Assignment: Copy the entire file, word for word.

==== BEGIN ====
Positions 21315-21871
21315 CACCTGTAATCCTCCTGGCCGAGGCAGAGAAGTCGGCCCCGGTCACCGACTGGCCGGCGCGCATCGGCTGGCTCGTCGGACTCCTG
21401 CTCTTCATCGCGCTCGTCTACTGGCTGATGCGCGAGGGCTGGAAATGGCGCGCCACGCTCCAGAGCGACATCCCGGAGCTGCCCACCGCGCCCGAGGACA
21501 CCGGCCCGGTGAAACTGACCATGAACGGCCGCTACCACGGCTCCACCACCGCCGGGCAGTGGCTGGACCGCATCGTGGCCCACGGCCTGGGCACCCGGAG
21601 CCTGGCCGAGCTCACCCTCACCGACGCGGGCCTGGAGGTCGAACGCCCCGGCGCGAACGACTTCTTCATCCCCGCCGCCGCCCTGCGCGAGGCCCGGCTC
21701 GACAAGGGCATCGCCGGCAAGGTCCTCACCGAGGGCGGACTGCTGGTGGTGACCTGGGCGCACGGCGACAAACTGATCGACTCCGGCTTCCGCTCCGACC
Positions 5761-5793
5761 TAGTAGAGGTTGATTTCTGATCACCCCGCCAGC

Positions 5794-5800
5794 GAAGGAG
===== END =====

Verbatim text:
Positions 21315-21871
21315 CACCTGTAATCCTCCTGGCCGAGGCAGAGAAGTCGGCCCCGGTCACCGACTGGCCGGCGCGCATCGGCTGGCTCGTCGGACTCCTG
21401 CTCTTCATCGCGCTCGTCTACTGGCTGATGCGCGAGGGCTGGAAATGGCGCGCCACGCTCCAGAGCGACATCCCGGAGCTGCCCACCGCGCCCGAGGACA
21501 CCGGCCCGGTGAAACTGACCATGAACGGCCGCTACCACGGCTCCACCACCGCCGGGCAGTGGCTGGACCGCATCGTGGCCCACGGCCTGGGCACCCGGAG
21601 CCTGGCCGAGCTCACCCTCACCGACGCGGGCCTGGAGGTCGAACGCCCCGGCGCGAACGACTTCTTCATCCCCGCCGCCGCCCTGCGCGAGGCCCGGCTC
21701 GACAAGGGCATCGCCGGCAAGGTCCTCACCGAGGGCGGACTGCTGGTGGTGACCTGGGCGCACGGCGACAAACTGATCGACTCCGGCTTCCGCTCCGACC
Positions 5761-5793
5761 TAGTAGAGGTTGATTTCTGATCACCCCGCCAGC

Positions 5794-5800
5794 GAAGGAG